By: Victoria Brazil (@SocraticEM)
Discussions about the ‘fidelity’ of simulation often focus on the physical realism of mannikins or other training equipment. Another interpretation of the term is ‘functional task alignment’, describing the authenticity of clinical tasks required of scenario participants. But maybe there is even more to fidelity. Maybe simulation activities can be designed to recreate some of the most important influences on healthcare team performance – issues of power, hierarchy, and professional boundaries – and achieve ‘sociological fidelity’? Without attention to these relational issues and cultural norms, we may fail to transfer lessons from simulation-based team training to real world practice.
In coining the term ‘sociological fidelity’, Sharma et al. write that “despite the interprofessional tensions and wider sociological factors present in clinical work – we have noted that such issues are not currently represented in conventional simulation scenarios”, but lament that “Operationalizing (these) concepts which are complex and nuanced will be challenging”.
In situ simulation might offer one step in this direction. Simulation delivered in real clinical environments, with real clinical teams, may naturally embrace power dynamics, hierarchies and conflicts from the real world. One example is Purdy’s findings of a bidirectional ‘leakiness’ of psychological safety between the simulation ‘safe container’ and the real world. But these examples are of incidental sociological fidelity. Can we intentionally design simulations to authentically capture complex social phenomena, without them appearing clunky or tokenistic, and without participants acting differently as a result of being in a simulation?
Two recent articles show that perhaps we can. Park et al. undertook a study in which obstetric attendings participated in simulations as ‘partial confederates’ and were primed to perform ‘challenge moments’/ scripted errors within an inter-disciplinary team who didn’t know the attendings were acting. When interviewed afterwards, these senior doctors were shocked at how their team members didn’t speak up or question their actions.
In similar vein, Garber et al. explored the experience and behaviours of obstetric residents/ trainees when faced with a simulation scenario involving an erroneous and potentially dangerous clinical decision by a medical supervisor. The study team found these junior staff engaged in complex and nuanced strategies in an attempt to ‘speak up’, indicative of the sheer weight of hierarchy they perceived.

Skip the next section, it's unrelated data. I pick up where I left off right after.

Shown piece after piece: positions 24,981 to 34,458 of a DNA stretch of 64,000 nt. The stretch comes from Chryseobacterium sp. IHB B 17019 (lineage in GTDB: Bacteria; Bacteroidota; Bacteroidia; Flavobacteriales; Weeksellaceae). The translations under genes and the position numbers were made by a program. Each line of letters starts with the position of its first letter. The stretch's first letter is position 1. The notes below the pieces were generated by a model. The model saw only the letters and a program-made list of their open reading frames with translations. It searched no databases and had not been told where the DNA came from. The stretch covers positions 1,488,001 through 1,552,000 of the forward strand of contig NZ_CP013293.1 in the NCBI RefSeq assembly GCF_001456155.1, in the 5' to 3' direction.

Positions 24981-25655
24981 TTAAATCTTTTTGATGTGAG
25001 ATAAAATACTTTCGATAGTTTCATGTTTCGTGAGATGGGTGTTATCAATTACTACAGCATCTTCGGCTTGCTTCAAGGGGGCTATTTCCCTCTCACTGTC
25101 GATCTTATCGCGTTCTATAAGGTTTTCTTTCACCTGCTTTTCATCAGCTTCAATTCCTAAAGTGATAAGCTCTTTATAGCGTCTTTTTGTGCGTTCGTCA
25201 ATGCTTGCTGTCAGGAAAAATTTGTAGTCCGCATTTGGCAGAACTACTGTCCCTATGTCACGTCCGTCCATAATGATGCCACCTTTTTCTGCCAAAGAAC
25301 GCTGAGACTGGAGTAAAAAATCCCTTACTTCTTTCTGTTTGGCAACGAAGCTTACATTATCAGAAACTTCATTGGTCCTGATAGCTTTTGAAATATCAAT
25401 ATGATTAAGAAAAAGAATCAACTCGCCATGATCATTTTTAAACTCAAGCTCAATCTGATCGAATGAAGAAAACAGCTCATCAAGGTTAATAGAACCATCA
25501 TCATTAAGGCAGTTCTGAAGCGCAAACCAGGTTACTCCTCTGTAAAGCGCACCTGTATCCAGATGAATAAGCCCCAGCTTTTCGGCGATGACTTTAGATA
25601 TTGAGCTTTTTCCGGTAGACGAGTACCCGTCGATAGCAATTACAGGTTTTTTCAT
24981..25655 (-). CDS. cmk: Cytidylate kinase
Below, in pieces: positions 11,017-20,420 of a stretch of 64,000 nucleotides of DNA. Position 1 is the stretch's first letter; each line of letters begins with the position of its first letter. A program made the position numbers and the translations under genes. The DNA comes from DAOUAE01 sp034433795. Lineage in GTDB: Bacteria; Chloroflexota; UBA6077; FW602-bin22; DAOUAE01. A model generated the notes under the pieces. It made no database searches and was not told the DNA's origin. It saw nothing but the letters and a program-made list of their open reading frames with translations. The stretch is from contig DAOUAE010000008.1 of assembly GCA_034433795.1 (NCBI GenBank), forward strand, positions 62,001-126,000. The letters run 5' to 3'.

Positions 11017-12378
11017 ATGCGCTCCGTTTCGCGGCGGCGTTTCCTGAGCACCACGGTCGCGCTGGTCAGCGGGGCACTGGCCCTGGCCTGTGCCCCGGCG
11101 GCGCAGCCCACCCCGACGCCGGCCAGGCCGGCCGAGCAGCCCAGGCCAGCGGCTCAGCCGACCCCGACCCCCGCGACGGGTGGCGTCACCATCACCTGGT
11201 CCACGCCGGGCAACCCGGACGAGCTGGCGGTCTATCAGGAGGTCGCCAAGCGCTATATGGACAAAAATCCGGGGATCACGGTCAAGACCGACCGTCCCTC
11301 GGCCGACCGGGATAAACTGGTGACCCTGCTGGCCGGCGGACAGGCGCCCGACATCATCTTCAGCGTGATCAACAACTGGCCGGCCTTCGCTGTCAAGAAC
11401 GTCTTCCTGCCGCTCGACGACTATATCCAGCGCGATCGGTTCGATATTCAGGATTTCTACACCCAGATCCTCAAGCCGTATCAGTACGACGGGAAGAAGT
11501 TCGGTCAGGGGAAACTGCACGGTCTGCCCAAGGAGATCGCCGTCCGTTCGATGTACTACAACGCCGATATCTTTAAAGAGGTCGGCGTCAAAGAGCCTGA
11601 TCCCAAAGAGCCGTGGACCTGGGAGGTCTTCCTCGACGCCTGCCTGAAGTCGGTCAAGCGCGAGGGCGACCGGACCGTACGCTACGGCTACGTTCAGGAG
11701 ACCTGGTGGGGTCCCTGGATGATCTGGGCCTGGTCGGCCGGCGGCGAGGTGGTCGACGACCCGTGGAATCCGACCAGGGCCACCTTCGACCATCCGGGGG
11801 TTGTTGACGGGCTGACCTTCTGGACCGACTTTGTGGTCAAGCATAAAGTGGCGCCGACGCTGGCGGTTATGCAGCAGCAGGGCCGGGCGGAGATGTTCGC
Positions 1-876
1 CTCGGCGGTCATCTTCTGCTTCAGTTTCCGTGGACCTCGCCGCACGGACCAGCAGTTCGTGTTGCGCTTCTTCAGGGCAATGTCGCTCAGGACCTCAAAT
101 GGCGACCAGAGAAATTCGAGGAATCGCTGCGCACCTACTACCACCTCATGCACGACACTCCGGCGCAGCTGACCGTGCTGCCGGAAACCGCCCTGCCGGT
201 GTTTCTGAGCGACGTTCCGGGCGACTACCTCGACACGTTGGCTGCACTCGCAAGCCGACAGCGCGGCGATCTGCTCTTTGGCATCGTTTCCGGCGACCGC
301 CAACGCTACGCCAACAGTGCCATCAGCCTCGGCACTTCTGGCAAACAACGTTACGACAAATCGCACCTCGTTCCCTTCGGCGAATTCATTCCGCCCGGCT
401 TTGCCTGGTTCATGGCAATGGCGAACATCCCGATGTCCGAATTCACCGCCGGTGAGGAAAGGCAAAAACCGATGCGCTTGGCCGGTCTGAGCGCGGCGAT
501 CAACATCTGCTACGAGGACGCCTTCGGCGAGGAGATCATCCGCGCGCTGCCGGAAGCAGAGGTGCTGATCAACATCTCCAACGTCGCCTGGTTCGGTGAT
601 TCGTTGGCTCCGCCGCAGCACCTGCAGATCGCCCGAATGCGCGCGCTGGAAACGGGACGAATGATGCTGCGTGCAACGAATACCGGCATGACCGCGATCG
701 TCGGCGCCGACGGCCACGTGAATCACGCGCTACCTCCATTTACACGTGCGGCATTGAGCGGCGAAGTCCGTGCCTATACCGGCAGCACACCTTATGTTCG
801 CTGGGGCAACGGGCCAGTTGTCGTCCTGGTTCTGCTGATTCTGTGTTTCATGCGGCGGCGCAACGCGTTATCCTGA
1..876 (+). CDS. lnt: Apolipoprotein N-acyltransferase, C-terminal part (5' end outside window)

These articles tell us much about hierarchy in healthcare and are worth reading for those findings alone. But they are also exemplars for how we might operationalise sociological fidelity in simulation practice. Notably, deception was required to authentically replicate these ‘challenge moments’. This underlines the need for a thoughtful approach, as deception will affect the delicate balance between facilitators and participants in simulation and may even impact relationships back in the real world.
For a fascinating insight into the studies and their findings, listen to this Simulcast podcast episode with two of the authors.
The success of these study teams opens the door to considering other important issues through simulation e.g. exploring power dynamics between healthcare consumers and providers, exploring cultural differences, and (carefully) considering issues of equity, diversity and inclusion. Perhaps at the very least we need to pay attention to the sociological phenomena we routinely observe in simulation, and ensure we are not perpetuating problematic power dynamics and hierarchies.
1.Pack R, L Columbus L, TH Duncliffe et al. “Maybe I’m not that approachable”: using simulation to elicit team leaders’ perceptions of their role in facilitating speaking up behaviors. Adv Simul. 2022;7(1):31.
2. Garber AB, G Posner, T Roebotham et al. Facing hierarchy: a qualitative study of residents’ experiences in an obstetrical simulation scenario. Adv Simul. 2022;7(1):34
Image: The Anatomy Lesson of Dr. Nicolaes Tulp, 1632 by Rembrandt van Rijn
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